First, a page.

How to Cash Out a 403b Early

by Walter Johnson

A 403(b) is a retirement plan for those working in the public school system and tax-exempt non-profit firms. Contributions from your salary are included before you figure your income tax, so it is a deduction. Like any IRA, it begins to distribute automatically when you reach 70 1/2 years of age, but you can elect to draw from it when you turn 59 1/2 years. Anything prior to 59 1/2 is considered an early withdrawal, and is subject to an additional 10-percent tax. There are some ways to draw on a 403(b) early without paying the penalty.

Gather your financial records. Drawing on the account before you reach 59 1/2 will lead to the 10-percent penalty. The IRS will waive that under specific conditions. You could, of course, just begin taking money out, but you will have to pay the penalty. The conditions under which the IRS permits the waiver of the penalty depends on certain hardships. Regardless of the route you choose, you need your financial records to send to them. You must, in other words, prove that you qualify for the waiver of the tax penalty.

Check your yearly medical costs. If your insurance costs are higher than your present medical insurance costs, you can deduct early. In this case, you have to figure how much you would be given if you could draw on the 403(b) today. If your insurance costs are higher than your present medical insurance costs, you can begin withdrawing without a penalty.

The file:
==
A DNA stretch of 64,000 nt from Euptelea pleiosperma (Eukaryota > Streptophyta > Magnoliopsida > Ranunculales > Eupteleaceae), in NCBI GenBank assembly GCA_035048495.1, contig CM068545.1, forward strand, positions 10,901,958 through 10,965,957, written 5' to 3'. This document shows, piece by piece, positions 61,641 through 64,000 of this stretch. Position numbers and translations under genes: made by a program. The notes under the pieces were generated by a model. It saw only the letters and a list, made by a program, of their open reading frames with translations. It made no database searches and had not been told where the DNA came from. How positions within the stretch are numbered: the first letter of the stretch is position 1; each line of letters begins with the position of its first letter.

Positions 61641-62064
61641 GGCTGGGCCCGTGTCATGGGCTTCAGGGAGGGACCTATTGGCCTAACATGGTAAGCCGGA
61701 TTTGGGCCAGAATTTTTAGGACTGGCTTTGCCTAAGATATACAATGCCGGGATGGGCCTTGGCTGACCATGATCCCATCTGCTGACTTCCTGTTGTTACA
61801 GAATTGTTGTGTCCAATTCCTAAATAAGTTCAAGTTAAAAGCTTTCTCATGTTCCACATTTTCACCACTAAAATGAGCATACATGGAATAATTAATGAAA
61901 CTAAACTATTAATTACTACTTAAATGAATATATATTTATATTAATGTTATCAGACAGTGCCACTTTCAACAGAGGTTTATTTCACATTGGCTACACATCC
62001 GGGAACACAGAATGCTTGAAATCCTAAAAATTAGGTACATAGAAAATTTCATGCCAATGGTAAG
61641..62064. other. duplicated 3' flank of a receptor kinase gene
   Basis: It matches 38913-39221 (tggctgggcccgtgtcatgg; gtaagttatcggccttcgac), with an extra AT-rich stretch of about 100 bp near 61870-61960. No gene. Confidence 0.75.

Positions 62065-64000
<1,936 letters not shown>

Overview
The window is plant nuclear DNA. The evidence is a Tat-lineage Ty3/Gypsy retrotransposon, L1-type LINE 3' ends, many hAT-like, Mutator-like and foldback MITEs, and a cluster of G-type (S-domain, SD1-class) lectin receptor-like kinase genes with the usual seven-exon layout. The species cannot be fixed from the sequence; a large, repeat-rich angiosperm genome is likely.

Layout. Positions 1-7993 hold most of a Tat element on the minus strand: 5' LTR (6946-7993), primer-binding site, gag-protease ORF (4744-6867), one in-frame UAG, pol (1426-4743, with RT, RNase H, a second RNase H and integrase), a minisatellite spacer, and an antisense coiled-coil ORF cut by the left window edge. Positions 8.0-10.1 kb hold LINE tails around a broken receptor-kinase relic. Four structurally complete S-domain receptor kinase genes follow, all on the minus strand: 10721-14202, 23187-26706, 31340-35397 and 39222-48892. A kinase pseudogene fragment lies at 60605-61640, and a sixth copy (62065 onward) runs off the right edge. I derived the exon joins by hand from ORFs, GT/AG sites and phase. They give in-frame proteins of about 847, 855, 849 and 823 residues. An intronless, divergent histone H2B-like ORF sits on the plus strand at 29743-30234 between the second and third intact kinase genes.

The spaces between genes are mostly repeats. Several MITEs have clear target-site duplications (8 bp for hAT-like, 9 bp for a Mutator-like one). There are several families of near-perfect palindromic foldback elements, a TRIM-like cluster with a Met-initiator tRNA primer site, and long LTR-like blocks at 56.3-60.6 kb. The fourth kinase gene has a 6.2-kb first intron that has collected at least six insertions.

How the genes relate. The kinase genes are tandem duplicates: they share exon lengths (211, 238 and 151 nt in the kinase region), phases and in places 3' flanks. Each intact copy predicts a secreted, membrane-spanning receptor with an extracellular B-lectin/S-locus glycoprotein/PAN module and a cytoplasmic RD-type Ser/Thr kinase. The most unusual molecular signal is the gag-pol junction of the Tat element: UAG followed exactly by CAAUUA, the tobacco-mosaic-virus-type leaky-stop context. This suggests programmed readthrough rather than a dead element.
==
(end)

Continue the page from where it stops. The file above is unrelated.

Send the IRS a copy of your doctor's report if you are disabled or severely injured. If you are disabled and cannot work, sending the IRS proof of this will cause the 10 percent penalty to be waived. You could begin drawing on the 403(b) immediately.

Mail the IRS proof of any unreimbursed medical expenses. If these expenses in a given year are above 7 1/2 percent of your adjusted gross income, then the penalty will be waived.

Deliver to the IRS a copy of your spouse's death certificate. If your spouse was making regularly contributions to a 403(b) plan, and he or she dies, you can begin receiving distributions from the account immediately, even if you are under 59 1/2 years of age.

Pay all your back taxes. The 403(b) can be seized by the IRS for non-payment of taxes. According to section 72(t) of the Internal Revenue Code, if your account is levied by the IRS for non-payment, this is a forced distribution of the amount. In that case, the 10-percent tax is not applied.

About the Author

Walter Johnson has more than 20 years experience as a professional writer. After serving in the United Stated Marine Corps for several years, he received his doctorate in history from the University of Nebraska. Focused on economic topics, Johnson reads Russian and has published in journals such as “The Salisbury Review,” "The Constantian" and “The Social Justice Review."